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  #1  
Old 06-12-2007
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Default Holy Wednesday

I was wondering if anybody read the old Nahuatl play, Holy Wednesday, and ever tripped out on the book especially since Jesus in the play talks about Nahua beliefs. I have read some and couldn't finish it bc I was so tripping out.
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Old 06-12-2007
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Default Re: Holy Wednesday

no... but sounds interesting.... who's the author?
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Old 06-14-2007
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Originally Posted by INDEPENDENT CHICANA View Post
no... but sounds interesting.... who's the author?
Weird thing about author. It was suppose to be a "straight" Nahuatl translation of the original play called Lucero de Nuestra Salvacion in the 16th century, but in recent times, a guy translated the Nahuatl version to English to see how exact was the copy and noticed a lot of things different.

I saw the book for sale 2 weekends ago, but didn't get it.

So your question on author would depend on what you're asking.

Here's a link on the summary of the play:

http://hemi.nyu.edu/archive/studentw...alec/holy.html

In this publication, Louise M. Burkhart analyzes a Nahuatl drama titled miercoles santos, or "Holy Wednesday." Significantly, this manuscript is the earliest known extant script of a play in the Nahuatl language--or any other Native American language.

Early on, Burkhart points out the groundbreaking importance of "Holy Wednesday." After centuries of sitting on the private library shelves ofEuropean auctioneers, this play text was finally recovered for scholars andthe general public in 1986, by an American dealer with expertise in Nahuatl documents. David Szewczyk, of the Philadelphia Rare Books and Manuscripts Society, recognized the drama for what it was, and realized its significance as the only known sixteenth-century manuscript of a Nahuatl play.

As Burkhart explains, "Holy Wednesday belongs to a genre of theatrical performances born of the encounter between the Nahuas of central Mexico and their Franciscan evangelizers" (3). More specifically, "the relevant encounter was between the friars and the young boys of the native nobility whom they took as students" (3). As many scholars of the Spanish conquest are well aware, the first three Franciscanfriars to reach Mexico arrived in 1523; a party of twelve friars came in1524 to set up the first official mission. By the early 1530s, Nahua students of these friars were translating and performing public dramas based on Christian themes. Select, indigenous students first translated the friars' dramas from Spanish into Nahuatl, then staged the dramas for members of the native community in a language that they understood. This process of translation-- Christian writings into the Nahuatl language-- was, at least initially, a keystone of the evangelizing agenda of the Spanish friars. Since they had little comprehension of the indigenous languages, they needed their students to convey their Christian teachings.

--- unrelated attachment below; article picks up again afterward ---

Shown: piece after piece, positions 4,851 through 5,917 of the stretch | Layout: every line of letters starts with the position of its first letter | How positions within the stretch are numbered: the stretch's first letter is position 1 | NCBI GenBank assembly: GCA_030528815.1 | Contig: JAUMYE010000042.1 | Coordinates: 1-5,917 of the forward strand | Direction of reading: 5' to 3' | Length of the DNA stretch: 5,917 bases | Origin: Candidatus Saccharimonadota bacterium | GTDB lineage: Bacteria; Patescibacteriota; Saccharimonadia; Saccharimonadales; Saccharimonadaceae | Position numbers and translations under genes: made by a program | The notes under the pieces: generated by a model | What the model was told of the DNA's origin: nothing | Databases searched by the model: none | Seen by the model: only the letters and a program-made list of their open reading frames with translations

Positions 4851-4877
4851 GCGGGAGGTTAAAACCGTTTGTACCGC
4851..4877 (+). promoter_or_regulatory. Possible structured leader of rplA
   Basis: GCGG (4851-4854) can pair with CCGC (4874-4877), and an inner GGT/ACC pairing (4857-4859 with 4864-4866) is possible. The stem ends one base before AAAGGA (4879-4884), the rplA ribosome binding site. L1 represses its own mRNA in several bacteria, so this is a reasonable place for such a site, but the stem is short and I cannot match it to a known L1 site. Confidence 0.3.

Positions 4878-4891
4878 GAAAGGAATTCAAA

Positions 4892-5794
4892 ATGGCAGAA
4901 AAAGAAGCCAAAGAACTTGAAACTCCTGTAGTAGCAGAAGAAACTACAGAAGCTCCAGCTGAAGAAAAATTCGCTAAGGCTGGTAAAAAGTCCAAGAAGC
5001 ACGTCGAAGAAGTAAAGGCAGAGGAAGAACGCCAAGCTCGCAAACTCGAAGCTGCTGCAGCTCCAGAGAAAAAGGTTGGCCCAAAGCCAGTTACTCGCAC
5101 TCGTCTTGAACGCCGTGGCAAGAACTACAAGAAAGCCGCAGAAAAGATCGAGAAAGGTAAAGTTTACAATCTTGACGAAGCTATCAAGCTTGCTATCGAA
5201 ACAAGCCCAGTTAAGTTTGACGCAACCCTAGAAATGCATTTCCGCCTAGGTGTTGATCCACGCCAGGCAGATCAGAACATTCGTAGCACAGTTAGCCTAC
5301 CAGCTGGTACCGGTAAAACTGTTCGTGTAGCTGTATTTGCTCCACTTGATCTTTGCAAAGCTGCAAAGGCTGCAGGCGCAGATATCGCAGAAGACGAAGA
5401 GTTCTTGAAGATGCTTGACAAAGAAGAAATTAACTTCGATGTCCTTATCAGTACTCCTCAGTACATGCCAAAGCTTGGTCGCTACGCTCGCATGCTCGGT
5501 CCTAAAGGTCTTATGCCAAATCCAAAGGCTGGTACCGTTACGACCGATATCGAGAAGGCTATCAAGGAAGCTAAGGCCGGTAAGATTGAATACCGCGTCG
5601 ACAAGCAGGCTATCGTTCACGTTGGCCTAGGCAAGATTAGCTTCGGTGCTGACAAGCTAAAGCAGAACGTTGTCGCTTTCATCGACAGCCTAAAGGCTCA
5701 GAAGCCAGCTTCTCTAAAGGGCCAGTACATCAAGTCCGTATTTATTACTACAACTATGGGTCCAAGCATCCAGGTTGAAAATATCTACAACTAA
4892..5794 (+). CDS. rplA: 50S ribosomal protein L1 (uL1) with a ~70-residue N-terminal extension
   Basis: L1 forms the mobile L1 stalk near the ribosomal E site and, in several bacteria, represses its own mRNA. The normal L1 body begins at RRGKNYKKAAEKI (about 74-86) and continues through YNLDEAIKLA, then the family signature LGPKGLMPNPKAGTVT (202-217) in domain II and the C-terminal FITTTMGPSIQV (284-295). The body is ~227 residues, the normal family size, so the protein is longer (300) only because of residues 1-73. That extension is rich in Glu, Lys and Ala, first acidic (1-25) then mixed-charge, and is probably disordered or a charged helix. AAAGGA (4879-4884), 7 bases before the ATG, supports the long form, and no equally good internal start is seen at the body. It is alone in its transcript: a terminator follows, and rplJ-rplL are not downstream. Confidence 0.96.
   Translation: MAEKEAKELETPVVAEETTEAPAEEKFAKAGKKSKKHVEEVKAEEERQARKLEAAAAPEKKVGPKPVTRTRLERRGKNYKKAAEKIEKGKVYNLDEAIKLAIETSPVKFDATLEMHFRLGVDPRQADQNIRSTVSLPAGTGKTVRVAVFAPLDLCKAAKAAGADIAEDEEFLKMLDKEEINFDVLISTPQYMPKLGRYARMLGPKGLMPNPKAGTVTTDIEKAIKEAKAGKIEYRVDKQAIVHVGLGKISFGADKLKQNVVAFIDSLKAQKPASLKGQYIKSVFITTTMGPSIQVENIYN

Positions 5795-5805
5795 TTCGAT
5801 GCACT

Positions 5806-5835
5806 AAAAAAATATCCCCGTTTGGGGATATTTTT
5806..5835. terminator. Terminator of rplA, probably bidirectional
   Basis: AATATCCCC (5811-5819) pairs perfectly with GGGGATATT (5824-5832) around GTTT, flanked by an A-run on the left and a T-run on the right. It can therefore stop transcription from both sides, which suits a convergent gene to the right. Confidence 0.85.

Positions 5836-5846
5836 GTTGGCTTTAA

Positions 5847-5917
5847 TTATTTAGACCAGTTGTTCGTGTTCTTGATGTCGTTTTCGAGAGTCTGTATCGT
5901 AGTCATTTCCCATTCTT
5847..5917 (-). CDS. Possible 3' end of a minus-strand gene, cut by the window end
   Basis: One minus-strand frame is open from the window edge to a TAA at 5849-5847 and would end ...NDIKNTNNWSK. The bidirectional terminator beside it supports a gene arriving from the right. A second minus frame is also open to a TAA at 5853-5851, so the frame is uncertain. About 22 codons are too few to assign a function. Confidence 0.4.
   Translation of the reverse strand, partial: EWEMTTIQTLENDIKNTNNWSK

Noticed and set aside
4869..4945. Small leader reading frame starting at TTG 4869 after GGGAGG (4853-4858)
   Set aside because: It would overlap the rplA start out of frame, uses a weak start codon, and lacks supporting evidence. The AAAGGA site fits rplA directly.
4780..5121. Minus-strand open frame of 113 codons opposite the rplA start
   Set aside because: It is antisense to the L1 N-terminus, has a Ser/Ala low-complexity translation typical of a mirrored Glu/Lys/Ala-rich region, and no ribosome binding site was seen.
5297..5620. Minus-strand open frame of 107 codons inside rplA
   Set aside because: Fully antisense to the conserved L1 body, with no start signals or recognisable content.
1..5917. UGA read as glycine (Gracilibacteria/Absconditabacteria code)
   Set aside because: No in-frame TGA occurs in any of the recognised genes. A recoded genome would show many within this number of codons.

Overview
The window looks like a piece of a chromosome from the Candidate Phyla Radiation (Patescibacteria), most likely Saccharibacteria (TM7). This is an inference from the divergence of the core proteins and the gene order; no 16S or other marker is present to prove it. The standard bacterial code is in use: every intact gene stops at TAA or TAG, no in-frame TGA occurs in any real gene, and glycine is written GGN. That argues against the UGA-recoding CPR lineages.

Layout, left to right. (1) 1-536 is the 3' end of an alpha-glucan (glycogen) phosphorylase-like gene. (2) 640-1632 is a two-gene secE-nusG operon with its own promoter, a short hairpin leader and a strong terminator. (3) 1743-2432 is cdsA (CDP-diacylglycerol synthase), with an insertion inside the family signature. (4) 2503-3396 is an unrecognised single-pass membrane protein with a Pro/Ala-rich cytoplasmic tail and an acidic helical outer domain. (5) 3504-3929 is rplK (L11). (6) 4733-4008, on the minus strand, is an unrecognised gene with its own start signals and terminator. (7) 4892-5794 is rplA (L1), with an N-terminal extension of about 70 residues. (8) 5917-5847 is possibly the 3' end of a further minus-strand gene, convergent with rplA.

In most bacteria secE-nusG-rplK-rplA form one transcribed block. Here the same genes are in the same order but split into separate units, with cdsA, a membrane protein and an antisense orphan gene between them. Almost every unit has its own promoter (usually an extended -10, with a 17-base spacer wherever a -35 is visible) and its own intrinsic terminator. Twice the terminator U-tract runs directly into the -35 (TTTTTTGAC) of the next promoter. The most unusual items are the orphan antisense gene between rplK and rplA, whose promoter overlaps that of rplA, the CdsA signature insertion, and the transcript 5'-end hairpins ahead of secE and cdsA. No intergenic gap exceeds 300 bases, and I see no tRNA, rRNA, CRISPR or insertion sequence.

One way to understand "Holy Wednesday," then, is simply as an indigenous translation of a Spanish religious drama entitled Lucero de Nuestra Salvación , or "Beacon of Our Salvation." Yet the whole point of Burkhart's analysis is that the surviving Nahuatl manuscript is far more than merely a straightforward 'translation' of Spanish religious traditions and thought. Rather, she posits that the Nahuatl theatre in which this playtext emerged was not just a theatre based on translation, but also a "theatreof transformation" (4. In this indigenous theatre of transformation, Christian narrative "were accomodated to the Nahuatl language and given local nuancesvia word, costume, and gesture. The sacred beings of Christianity appeared in Nahua guise and spoke to their fellow Nahuas" (4.

Starkly to contrast Richard Trexler's view that Spanish friars had total control over the performances they scripted for the indigenous peoples ofMexico,Burkhart puts forth a unique thesis about the political potentialof early Nahuatl theatre. She posits that, in the first few decades after the conquest,"the local church patio, sacred heart of the community, became Bethlehem,Jerusalem, Assisi, and Eden" (4 for the indigenous peoples.In short, "Christianity slipped from the friars' controlling grasp; Nahuas negotiated directly with sacred forces that governed their conflicted, colonized reality" (4.